Monday, June 28, 2010
No Risk, No Reward
I’ve always admired people who take risks. What kind of risks am I talking about? It varies.
Some people take physical risks. Jumping out of an airplane. Riding a motorcycle. Undergoing an experimental medical treatment. Traveling to a foreign country in political turmoil. Protecting others in the line of duty.
Other people take personal risk. Starting a business. Investing your savings to pursue a dream. Going back to school and leaving a stable career. Taking a stand for your faith. Choosing to forgive, even though it hurts.
I had never really thought of writing as risky business. But that’s exactly what it is.
Just last week, I was feeling a little sorry for myself. I had just read a few negative reviews about Chasing Superwoman from the blogging community. One of them said that I have no balance and even feels sorry for me and my family! Another review said, again, that my lifestyle is completely out of control and even questioned my shaky prayer life.
I guess I was prepared for the genuine (and expected) attacks about my writing and message. I just wasn’t prepared for the personal attacks on my character.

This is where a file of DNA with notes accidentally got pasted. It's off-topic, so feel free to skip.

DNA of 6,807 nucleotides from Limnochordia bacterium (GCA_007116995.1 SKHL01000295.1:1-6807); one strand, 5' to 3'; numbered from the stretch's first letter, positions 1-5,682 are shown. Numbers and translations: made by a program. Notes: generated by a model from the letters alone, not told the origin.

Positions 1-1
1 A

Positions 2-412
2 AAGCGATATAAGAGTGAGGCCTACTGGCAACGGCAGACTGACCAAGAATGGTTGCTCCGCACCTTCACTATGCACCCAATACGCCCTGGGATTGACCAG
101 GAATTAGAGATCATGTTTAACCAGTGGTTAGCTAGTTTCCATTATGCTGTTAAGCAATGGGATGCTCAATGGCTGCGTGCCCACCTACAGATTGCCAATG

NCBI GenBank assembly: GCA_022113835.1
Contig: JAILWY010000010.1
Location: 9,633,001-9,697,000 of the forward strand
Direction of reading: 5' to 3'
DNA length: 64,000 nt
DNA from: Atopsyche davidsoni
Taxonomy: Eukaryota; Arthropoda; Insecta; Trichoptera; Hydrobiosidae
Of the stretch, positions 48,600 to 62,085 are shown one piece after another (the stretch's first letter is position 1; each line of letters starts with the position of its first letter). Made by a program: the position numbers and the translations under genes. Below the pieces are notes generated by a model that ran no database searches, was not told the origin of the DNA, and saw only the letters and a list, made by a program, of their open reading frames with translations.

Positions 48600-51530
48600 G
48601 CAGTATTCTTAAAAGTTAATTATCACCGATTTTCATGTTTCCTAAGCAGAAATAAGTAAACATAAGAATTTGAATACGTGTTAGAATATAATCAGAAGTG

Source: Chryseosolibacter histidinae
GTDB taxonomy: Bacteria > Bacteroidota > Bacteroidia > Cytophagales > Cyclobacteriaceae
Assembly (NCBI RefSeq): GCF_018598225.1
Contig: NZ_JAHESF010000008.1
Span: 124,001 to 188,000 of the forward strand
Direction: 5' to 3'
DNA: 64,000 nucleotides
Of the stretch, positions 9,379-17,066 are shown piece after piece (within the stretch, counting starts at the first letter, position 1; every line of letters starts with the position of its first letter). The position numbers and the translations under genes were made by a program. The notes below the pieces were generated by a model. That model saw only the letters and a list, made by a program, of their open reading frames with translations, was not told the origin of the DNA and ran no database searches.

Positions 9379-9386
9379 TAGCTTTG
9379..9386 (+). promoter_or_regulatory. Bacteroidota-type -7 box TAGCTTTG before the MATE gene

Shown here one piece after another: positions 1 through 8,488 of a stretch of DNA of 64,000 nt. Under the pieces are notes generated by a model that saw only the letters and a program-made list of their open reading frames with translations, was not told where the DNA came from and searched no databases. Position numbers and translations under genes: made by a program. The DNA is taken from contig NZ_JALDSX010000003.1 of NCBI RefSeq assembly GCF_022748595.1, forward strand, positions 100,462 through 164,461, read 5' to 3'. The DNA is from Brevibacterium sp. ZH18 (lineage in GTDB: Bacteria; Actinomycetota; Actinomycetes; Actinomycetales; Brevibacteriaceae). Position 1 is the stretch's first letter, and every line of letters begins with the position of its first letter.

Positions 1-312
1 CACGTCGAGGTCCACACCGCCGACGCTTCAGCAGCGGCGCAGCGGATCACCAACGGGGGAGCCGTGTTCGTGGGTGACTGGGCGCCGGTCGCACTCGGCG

Then, at the suggestion of my agent, I read a post by Mary DeMuth, A Risky Gift, that put everything in perspective. Mary writes about the risks she took when she wrote her own memoir, Thin Places:
With my memoir Thin Places, I've felt the deepest fear, the longest worry of any book I've ever released. I felt naked when it released. I feel exposed when folks email their own stories of tragedy. I've risked and wondered if that risk was necessary. But then I realize that my story--my painful, redeemed story--is my gift to readers. It's a risky gift, one that I wrote so that others wouldn't feel alone anymore. (Emphasis added.)
Like DeMuth, I’m feeling pretty naked right now. I’ve realized that, in putting myself “out there” I’ve taken a big risk. I’ve even wondered if the risk was necessary. After all, I have a incredible family, a great career – a life with much predictability and stability. Why rock the boat?
In simple terms: No risk, no reward.
I’ve realized that a “risky gift” is something that costs us. In DeMuth's words, “[s]omething that worries us at night, makes us tremble in the day.”
Have you ever taken a risk that kept you up at night? And was it worth the reward?